Open Book Society

“West-Bulford continues his mind-bending metaphysical space opera series with a massively complex story that spans billions of years. . . . West-Bulford peppers his expansive chronicle with vivid descriptions of cosmic creations, philosophical musings on eternal life, and an exploration of man’s hunger for enlightenment.”

Publishers Weekly

Also available this moRosburg_FB_AvailNownth is the Romance Legacy Bundle: a complete collection of seven romantic novels by Helen Rich, writing as Helen A Rosburg, including the award-winning titles By Honor Bound and Call of the Trumpet, in one digital bundle!

Available now on any device!

Heading to Fan Expo Canada this weekend? If so, stop by the Medallion booth (#5234) and meet some of our awesome authors!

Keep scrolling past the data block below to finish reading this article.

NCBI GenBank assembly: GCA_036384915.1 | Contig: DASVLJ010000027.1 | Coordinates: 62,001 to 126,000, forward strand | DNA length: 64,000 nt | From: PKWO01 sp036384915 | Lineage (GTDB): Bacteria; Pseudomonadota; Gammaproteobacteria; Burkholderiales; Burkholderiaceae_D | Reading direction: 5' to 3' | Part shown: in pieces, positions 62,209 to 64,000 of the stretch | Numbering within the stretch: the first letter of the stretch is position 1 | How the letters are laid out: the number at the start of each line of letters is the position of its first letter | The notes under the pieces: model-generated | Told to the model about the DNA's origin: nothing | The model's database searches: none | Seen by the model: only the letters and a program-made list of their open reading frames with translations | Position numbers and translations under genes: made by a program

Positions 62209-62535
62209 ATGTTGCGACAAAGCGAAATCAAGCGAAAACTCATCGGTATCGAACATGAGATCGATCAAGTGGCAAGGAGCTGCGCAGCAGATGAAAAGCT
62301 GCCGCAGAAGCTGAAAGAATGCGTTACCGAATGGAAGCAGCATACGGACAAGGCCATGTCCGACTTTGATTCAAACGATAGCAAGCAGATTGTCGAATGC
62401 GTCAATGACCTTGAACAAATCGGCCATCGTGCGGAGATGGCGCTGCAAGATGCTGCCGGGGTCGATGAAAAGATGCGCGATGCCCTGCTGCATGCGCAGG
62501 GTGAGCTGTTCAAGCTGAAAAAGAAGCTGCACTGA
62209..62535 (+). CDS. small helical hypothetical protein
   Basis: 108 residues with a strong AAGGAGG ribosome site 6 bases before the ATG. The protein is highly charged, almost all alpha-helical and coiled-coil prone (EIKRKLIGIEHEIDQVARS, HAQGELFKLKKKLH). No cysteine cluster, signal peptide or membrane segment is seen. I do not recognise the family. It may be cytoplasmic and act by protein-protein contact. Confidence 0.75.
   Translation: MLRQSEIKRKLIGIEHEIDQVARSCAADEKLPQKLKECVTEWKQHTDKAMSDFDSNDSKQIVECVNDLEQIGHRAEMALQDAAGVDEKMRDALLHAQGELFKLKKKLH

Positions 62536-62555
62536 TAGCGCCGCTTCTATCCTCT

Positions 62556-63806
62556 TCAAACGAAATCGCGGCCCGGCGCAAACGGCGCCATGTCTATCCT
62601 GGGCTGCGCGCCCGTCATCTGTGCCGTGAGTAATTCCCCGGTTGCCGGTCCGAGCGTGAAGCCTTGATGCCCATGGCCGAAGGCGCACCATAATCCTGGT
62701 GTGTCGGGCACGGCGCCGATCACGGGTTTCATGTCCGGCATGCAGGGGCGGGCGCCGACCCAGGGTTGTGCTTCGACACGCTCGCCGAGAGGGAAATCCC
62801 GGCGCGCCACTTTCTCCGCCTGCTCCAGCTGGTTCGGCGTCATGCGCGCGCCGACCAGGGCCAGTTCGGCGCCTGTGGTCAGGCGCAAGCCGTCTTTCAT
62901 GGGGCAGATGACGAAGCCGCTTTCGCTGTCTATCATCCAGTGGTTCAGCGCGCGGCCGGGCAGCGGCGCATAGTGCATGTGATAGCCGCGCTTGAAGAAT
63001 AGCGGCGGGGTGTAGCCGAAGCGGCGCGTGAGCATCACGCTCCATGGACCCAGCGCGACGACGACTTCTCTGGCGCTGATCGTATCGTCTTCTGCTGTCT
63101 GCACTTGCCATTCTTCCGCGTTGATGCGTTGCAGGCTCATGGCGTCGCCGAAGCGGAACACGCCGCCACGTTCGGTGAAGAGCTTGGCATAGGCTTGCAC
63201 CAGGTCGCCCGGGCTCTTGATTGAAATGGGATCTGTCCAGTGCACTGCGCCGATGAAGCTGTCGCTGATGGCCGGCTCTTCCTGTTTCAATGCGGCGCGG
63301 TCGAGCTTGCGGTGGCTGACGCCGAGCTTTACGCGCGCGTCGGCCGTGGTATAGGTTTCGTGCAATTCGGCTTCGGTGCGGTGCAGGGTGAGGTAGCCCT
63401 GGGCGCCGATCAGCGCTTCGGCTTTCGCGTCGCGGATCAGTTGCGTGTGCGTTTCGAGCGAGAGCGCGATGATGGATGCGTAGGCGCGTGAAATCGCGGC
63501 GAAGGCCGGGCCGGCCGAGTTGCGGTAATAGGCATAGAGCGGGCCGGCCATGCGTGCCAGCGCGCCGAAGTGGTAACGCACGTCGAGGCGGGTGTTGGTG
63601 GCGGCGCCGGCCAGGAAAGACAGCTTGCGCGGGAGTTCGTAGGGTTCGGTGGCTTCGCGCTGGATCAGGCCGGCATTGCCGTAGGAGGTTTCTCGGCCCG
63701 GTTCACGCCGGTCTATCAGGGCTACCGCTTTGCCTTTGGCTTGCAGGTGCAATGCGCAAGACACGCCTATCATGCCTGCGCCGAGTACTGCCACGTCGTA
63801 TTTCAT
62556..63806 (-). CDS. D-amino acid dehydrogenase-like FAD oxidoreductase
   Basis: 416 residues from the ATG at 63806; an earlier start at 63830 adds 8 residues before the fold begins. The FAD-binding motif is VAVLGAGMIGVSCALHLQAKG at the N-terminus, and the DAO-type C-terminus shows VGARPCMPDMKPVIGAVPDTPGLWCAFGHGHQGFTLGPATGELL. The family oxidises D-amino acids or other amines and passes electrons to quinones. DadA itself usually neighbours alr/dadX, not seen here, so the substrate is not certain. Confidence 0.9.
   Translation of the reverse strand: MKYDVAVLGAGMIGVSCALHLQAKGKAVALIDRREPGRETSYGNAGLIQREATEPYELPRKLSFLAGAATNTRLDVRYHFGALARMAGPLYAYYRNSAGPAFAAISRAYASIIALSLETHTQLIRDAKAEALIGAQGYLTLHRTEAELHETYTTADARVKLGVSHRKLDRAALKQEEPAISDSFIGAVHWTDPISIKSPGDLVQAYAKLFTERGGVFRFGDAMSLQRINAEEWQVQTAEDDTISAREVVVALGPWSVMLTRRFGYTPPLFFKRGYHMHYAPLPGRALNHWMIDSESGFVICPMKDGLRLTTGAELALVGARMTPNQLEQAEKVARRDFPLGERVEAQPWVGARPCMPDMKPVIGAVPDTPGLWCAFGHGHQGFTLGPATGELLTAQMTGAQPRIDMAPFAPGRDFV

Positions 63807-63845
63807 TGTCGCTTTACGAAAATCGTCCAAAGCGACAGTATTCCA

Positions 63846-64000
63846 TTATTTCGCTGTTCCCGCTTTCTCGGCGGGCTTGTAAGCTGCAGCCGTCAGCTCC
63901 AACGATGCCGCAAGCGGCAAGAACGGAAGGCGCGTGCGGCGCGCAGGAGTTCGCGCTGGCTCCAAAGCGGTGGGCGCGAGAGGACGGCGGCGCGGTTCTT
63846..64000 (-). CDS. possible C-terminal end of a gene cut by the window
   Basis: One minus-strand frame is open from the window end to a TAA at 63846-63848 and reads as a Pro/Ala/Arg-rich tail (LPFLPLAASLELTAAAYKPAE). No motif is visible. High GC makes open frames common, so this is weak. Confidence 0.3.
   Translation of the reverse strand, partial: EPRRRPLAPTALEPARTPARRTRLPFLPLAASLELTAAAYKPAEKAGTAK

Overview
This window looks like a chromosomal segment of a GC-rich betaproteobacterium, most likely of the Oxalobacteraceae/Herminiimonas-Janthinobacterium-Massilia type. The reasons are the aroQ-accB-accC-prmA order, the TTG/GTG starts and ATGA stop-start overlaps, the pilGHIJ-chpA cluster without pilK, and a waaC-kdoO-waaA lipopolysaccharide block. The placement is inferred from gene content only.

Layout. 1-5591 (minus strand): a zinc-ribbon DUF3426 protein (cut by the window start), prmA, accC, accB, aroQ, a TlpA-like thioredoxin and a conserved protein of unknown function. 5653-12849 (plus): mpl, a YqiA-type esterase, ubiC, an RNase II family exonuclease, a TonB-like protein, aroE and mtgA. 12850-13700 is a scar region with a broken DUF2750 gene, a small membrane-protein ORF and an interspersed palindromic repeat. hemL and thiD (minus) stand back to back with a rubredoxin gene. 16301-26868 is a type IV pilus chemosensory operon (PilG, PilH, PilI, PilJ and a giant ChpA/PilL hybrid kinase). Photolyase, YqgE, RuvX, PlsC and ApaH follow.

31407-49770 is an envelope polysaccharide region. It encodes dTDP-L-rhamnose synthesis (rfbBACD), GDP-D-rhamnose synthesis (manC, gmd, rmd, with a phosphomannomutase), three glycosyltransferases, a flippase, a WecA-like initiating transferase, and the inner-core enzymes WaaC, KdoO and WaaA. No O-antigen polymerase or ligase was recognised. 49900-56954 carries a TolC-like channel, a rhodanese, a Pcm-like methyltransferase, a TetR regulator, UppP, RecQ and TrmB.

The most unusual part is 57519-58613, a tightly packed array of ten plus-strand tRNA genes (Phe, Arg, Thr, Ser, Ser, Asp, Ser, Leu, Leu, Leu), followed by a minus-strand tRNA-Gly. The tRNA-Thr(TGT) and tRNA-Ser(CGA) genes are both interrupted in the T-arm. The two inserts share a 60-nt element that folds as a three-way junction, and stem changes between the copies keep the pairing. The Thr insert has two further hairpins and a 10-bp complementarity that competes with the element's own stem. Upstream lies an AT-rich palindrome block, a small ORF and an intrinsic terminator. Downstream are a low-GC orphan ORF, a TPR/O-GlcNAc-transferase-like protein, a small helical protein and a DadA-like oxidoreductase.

On hand Friday will be the author of the Fabrick Weavers series, Andrew Post. Saturday we spotlight WWE Hall of Famers Booker T. Huffman and Joe “Animal” Laurinaitis. Sunday, award-winning author Gregory Lamberson will be signing copies of his Jake Helman series.


We hope to see you there!


Until next time . . .

Heather Musick
Senior Vice President
Medallion Press

Posted in New Releases

A Conversation with S. L. Duncan

SLDuncanThis month, we celebrate the release of The Salvation of Gabriel SalvationGA_252x406Adam, the second book in S. L. Duncan’s YA fantasy series, The Revelation Saga. The series follows teens Gabriel Adam and Micah Pari, who’ve recently learned they’re archangels, toward the final battle for Earth. “This second book in the series packs many punches and ups the ante for action. . . . Readers who enjoy biblical lore and storytelling will not be disappointed as Micah and Gabe fight to save the world from apocalyptic defeat. Ending just as quickly as it began, readers will be awaiting the next installment” (Stephanie Wilkes, Voya). Get to know author Stephen Duncan.